Pretty much everyone knows that Shreve Town and later, Shreveport, were named after Captain Henry Miller Shreve, he of Graft Raft-clearing fame. What you might not realize is that Shreve never lived in Shreve Town OR Shreveport, he really only made money and a name for himself from it. One of the other founders, however, was very much a part of both the founding and the early years of this area, and now, a small group of history lovers is trying to find him.
William Smith Bennett came here from the northeastern United States as a young man in the early 1830s. He and wife Mary Bennett operated a trading post on what is today the Shreveport side of the river. William, along with Shreve, was an original charter member of the Shreve Town company. Yes, it was a company, a for-profit entity organized to distribute the land acquired around the river from the Caddo Indians.
Sadly, Bennett did not live to see the founding of Sheveport in 1839. He died in 1837 of Yellow Fever, and was buried, according to documents, in the Oakland Cemetery in downtown Shreveport. His widow Mary went on to marry Bennett’s business partner Jame Cane (who also died and left her a widow). Mary Bennett Cane became known as the ‘mother’ of Shreveport and the ‘grandmother’ of Bossier City. Cane lived a long and very full life (1812-1902), and was supposedly buried next to her first husband. But William Bennett’s grave is nowhere to be found.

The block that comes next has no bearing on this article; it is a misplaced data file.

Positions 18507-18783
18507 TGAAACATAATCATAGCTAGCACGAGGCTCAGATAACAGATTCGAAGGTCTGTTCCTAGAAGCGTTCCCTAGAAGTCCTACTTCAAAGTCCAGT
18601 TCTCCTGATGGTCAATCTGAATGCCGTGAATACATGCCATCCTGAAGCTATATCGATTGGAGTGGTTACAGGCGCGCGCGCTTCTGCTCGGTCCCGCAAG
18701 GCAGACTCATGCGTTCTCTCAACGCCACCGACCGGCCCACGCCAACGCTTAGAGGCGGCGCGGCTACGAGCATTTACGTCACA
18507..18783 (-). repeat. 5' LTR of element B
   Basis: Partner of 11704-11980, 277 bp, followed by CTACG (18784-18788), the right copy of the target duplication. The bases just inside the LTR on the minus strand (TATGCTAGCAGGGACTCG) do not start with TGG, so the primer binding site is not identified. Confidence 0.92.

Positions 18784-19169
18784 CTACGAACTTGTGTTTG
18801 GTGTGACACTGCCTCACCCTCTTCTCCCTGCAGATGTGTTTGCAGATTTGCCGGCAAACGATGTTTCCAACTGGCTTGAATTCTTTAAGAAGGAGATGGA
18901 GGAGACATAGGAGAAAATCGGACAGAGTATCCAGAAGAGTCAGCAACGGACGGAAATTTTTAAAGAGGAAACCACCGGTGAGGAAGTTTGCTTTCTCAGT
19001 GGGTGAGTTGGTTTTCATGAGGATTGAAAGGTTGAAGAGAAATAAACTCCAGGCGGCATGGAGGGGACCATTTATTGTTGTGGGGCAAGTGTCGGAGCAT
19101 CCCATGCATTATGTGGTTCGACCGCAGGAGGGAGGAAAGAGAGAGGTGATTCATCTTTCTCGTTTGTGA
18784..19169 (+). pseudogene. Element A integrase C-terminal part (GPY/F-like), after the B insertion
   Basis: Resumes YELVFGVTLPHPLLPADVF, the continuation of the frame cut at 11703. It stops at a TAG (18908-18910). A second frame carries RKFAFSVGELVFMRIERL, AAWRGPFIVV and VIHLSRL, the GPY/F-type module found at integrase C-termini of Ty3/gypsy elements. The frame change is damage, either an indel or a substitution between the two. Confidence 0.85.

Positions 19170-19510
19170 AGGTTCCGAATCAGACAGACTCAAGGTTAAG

It’s a mystery that historian, author and LSUS professor Dr. Cheryl White and a small group want to solve. Dr. White believes that Bennett’s grave – and possibly others- were separated from the main portion of the cemetery by Sprague Street and is somewhere in the vicinity of Sprague and Marie’s Court, the only remaining fully brick street in Shreveport.
White has been joined in this quest by Dr. Gary Joiner, archaeologist Dr. Jeremy Pye, Spring Street Museum Curator Marty Loschen and others. It is their goal to find the grave of this important founding father of Shreveport, properly mark it and memorialize him and place a historic marker at the site.
To do this, the group is hoping to rent some ground-penetrating radar equipment that will literally see underground to tell them if graves are present. If so, excavation will follow. They are working to raise $10,000 to get started, and answer the questions this mystery poses.
They have set up a Go Fund Me account and would appreciate your support.
All donors will be publicly recognized unless they wish to remain anonymous and will be a part of unraveling this historical mystery.